Pat Gordon rebounds from loss during first season
Adrianna Fazio | Friday, March 2, 2018
Four years ago, Pat Gordon stepped into the ring and lost in his first Bengal Bouts finals. A dedicated, passionate and strong freshman, Gordon had set a personal goal to win the finals for all four years of his Notre Dame boxing career. His goal, however, was quickly cut short by his first-year loss.
Now a senior and president of the club, the 22-year-old Gordon will step into the ring Friday night for his final match with yet another lofty ambition.
“This year, it was to become the best boxer ever in Bengal Bouts,” he said.
Gordon said his goal coming in his freshman year was to win every year. While that didn’t happen, Gordon said he felt he has improved each year.
“Freshman year finals loss was one of the hardest things I have ever dealt with,” Gordon said. “If you lose in boxing, it’s because you weren’t good enough. One-on-one, my opponent was better than me, and that is a very tough pill to swallow.”
It was a raw loss that he still carries: He speaks about it in the present tense, even though it happened several years ago.
“Using that as motivation to try and fuel my new goals and refocus myself and trying to make myself as best as possible is tough,” Gordon said.
He said he trained hard his freshman year but even harder in his sophomore year. He ultimately came out victorious in the 2016 finals. That win was followed by another victory during his junior year in the 2017 season.
Regardless of his hopes for wins in the ring, Gordon said his primary goal has always been fundraising for the Holy Cross missions in Bangladesh. He said Bengal Bouts has raised over $2 million for the Bangladeshi people since its inception in 1931, and he wants to break this year’s goal of $175,000, though he said the effort “kind of compromised a lot of my training time.”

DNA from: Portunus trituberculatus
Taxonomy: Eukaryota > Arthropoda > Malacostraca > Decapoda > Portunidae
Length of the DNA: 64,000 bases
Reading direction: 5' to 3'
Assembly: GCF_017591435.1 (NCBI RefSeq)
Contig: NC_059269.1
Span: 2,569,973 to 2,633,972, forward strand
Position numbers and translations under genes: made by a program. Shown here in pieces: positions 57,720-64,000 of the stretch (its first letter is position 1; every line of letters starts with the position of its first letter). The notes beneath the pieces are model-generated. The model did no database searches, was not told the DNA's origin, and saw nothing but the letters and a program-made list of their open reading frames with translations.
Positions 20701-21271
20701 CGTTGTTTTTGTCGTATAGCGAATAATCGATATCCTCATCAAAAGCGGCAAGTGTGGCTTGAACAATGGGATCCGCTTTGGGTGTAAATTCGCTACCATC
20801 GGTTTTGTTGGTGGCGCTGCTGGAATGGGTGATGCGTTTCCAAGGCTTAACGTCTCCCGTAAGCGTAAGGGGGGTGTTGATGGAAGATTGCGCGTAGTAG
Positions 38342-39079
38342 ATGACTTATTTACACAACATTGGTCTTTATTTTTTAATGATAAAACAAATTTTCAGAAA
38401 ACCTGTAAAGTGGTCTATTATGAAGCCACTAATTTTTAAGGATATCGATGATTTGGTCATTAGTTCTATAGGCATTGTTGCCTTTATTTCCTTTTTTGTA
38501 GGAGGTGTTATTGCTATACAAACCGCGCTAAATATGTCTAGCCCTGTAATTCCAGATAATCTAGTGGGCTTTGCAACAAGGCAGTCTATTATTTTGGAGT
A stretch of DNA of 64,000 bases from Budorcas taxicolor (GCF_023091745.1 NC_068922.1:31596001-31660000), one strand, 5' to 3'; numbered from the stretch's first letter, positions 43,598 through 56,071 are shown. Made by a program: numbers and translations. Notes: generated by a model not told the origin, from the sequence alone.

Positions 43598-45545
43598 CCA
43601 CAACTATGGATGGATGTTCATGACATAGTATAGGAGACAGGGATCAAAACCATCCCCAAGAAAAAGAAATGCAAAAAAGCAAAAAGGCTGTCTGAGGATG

But, like his freshman year loss, he’s not letting it stop him.
“It’s kind of going out and saying that this is my last fight, my last time fighting in Bengal Bouts, which is bittersweet because it’s a lot of work, but I’m going to be really sad when it’s over,” Gordon said.
Friday’s match will not be Gordon’s final boxing match outside of Bengal Bouts. He said he plans to fight in the Chicago Golden Gloves this March, but he has yet to decide about future boxing possibilities.
“I have some professional [boxing] opportunities, but I will probably turn those down because I’m not sure the head trauma is worth it,” he said. “I mean, I love it too much to give it up completely, but I’ll probably just stick with amateurs.”
He said no matter what happens next for him, he will remember Bengal Bouts as an experience that challenged him.
“A lot of times, we tell our boxers, ‘You know, you go to school here, and you’re constantly chasing something — you’re chasing a career, you’re chasing an A or an A- in a class, you’re chasing a GPA,’” Gordon said. “A lot of times, it’s hard to pause and wonder where is there meaning; and by giving those children in Bangladesh an education, you’ve done something positive with your life, whether you’ve realized it or not.
“I hope the program just continues to be what it is — that people continue to sacrifice their free time … [and] are willing to take a few black eyes and bloody noses to make an impact on somebody else in the world.”